January 05 2023
There’s a reason we remember nursery rhymes from days long gone. They have that magical power of sticking with us long after we have outgrown them. Or did we ever outgrow them at all?
With just a little practice, nursery rhymes are simple to wrap one’s tongue around. Be inspirational or interactive, and they form an integral part of every preschooler’s childhood.
Relive a part of your childhood with these wonderful nursery rhymes!
‘Twinkle, twinkle, little star,
How I wonder what you are.
Up above the world so high,
Like a diamond in the sky.
Twinkle, Twinkle, little star,
How I wonder what you are.’
Trivia: Did you know the legendary Mozart composed a tune to this wonderful piece? Bet you sang along as you read!
‘Jack and Jill went up the hill,
To fetch a pail of water.
Jack fell and broke his crown,
And Jill came tumbling after.’
Trivia: Some say a hill in Kilmersdon, Somerset, known as the ‘Jack and Jill hill,’ was the inspiration behind this, one of the most popular childhood rhymes. Jack and Jill were a couple, and Jack died fetching water from the hill!
‘Humpty Dumpty sat on a wall,
Humpty Dumpty had a great fall.
All the king’s horses and all the king’s men,
Couldn’t put Humpty together again.’
Trivia: Contrary to popular belief, Humpty Dumpty was, in truth, most likely a ‘cannon’ that ‘sat on a wall’ in Colchester and was smashed into pieces during the English Civil War. That certainly won’t stop us from thinking of Humpty as the affectionate egg, will it?
‘Baa, Baa, black sheep, have you any wool?
Yes Sir, yes Sir, three bags full.
One for my master and one for the dame,
And one for the little boy who lives down the lane.’
Trivia: One of the most popular nursery rhymes for kids, this one’s actually about the medieval wool tax imposed by King Edward I in the 13th century.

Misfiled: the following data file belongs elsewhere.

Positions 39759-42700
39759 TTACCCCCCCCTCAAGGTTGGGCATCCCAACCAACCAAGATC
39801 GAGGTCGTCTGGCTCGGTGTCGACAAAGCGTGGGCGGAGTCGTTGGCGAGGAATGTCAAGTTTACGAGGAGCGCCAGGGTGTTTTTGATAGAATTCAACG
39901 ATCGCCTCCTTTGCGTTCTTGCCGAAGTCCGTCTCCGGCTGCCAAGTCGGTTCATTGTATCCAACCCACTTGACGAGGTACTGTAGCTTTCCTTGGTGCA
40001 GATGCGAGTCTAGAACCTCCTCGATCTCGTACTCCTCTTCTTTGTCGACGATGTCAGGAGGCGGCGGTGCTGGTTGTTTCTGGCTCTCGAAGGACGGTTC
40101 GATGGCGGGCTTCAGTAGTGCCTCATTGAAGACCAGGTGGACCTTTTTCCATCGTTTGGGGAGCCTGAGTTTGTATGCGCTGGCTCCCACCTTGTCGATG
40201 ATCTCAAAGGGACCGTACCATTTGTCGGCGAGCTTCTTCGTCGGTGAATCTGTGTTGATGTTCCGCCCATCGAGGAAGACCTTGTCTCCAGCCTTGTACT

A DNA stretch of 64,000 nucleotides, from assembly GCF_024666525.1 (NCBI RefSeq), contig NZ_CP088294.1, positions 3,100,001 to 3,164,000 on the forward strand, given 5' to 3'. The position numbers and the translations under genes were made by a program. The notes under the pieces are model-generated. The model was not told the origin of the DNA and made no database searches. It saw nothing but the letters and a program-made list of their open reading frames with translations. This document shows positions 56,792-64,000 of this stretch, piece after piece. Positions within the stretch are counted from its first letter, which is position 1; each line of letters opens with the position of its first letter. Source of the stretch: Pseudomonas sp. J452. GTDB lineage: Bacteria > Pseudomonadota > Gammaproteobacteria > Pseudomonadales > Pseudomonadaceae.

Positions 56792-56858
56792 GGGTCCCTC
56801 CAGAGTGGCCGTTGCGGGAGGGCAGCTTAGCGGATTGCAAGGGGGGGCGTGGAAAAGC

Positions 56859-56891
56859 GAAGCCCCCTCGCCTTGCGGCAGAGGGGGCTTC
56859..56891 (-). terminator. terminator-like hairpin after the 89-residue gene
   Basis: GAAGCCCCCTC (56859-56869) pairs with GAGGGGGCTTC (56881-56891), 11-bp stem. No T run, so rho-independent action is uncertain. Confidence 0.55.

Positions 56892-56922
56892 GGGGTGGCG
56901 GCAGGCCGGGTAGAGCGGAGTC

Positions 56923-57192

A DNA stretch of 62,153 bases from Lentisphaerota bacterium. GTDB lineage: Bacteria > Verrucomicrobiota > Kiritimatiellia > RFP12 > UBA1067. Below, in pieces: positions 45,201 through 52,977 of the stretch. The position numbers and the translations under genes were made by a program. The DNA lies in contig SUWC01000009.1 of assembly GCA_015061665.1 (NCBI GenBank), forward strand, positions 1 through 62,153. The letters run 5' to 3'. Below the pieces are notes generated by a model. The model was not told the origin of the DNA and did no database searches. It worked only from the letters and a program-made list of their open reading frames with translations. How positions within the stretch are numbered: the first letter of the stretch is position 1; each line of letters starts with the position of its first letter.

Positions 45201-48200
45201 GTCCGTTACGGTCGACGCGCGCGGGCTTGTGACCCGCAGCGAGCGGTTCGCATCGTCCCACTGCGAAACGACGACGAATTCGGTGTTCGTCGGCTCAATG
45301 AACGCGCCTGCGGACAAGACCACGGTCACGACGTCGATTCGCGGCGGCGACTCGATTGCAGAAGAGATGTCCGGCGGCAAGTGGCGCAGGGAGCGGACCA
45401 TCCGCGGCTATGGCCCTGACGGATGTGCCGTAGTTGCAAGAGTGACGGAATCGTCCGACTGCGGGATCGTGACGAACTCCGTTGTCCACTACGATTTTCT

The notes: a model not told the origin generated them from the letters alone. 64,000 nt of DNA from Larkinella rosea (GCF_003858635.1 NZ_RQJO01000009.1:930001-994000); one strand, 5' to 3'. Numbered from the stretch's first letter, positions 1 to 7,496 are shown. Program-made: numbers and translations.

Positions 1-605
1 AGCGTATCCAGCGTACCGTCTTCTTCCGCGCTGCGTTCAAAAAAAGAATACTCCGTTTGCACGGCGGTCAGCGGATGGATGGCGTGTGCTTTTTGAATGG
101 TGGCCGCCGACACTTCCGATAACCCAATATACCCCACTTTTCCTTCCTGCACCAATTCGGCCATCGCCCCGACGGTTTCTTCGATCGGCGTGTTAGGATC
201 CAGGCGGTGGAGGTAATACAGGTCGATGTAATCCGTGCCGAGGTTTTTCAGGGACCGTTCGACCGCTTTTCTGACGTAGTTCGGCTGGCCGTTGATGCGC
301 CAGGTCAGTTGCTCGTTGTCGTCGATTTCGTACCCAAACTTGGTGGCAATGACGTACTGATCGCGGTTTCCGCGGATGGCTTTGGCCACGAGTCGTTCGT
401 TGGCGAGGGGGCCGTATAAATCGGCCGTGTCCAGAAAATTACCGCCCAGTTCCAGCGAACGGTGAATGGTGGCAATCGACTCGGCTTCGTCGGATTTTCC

‘Mary had a little lamb,
His fleece was white as snow.
And everywhere that Mary went,
The lamb was sure to go….’
Trivia: This one’s inspired by a real-life Mary Elizabeth Sawyer, born in 1806, who nursed a sickly lamb to good health. Of course, its fleece was ‘white as snow.’ One of the must-haves on a top nursery rhymes list.
‘I’m a little teapot, short and stout.
Here is my handle, and here is my spout.
When I get all steamed up, hear me shout.
Tip me over and pour me out!’
Trivia: One of the more exciting childhood rhymes, this was based on a song by Clarence Kelly to help students master the ‘waltz.’
‘The itsy bitsy spider went up the waterspout.
Down came the rain and washed the spider out.
Out came the sunshine and dried up all the rain,
And the itsy bitsy spider climbed out the spout again.’
Trivia: Our unforgettable ‘itsy bitsy’ spider is known as the ‘incy wincey spider in Australia and the U.K. One of the most catchy nursery rhymes for kids.
‘Old MacDonald had a farm, E-I-E-I-O.
And on his farm, he had a cow, E-I-E-I-O.
With a moo moo here and a moo moo there,
Here a moo, there a moo, everywhere a moo….’
Trivia: One of the more infectious preschool nursery rhymes, the first version had an ‘old MacDougal’ instead of our beloved ‘old MacDonald.’
‘The wheels on the bus go round and round, round and round, round and round.
The wheels on the bus go round and round, all through the town….’
Trivia: One of the most infectious nursery rhymes for kids, this was an American folk song by Verna Hills.
‘Three blind mice, three blind mice.
See how they run, see how they run.
They all ran after the farmer’s wife.
She cut off their tails with a carving knife.
Did you ever see such a sight in your life as three blind mice?’
Trivia: The ‘three blind mice’ were ‘three Protestant loyalists’ accused of plotting against Queen Elizabeth I. This rhyme is a must-have for your nursery rhymes list.
‘Row, row, row your boat,
Gently down the stream.
Merrily, merrily, merrily, merrily,
Life is but a dream….’
Trivia: American teacher, Elizabeth Oram Lyte’s version of this nursery rhyme has the tune we love dearly. One of the nursery rhymes for kids. You can’t stop singing when you start.
‘Rock-a-bye baby, in the treetop,
When the wind blows, the cradle will rock.
When the bough breaks, the cradle will fall.
Down will come cradle, baby and all….’
Trivia: According to a political theory, these lyrics were a death wish directed at the infant son of King James II in the hope he would die and be replaced by a Protestant king.
Nursery rhymes are important because they are one aspect of pre nursery education that has remained unchanged. The stellar rhymes of old encompassed herein are timeless melodies that will never fail to enthrall children. Oh, and adults, too!
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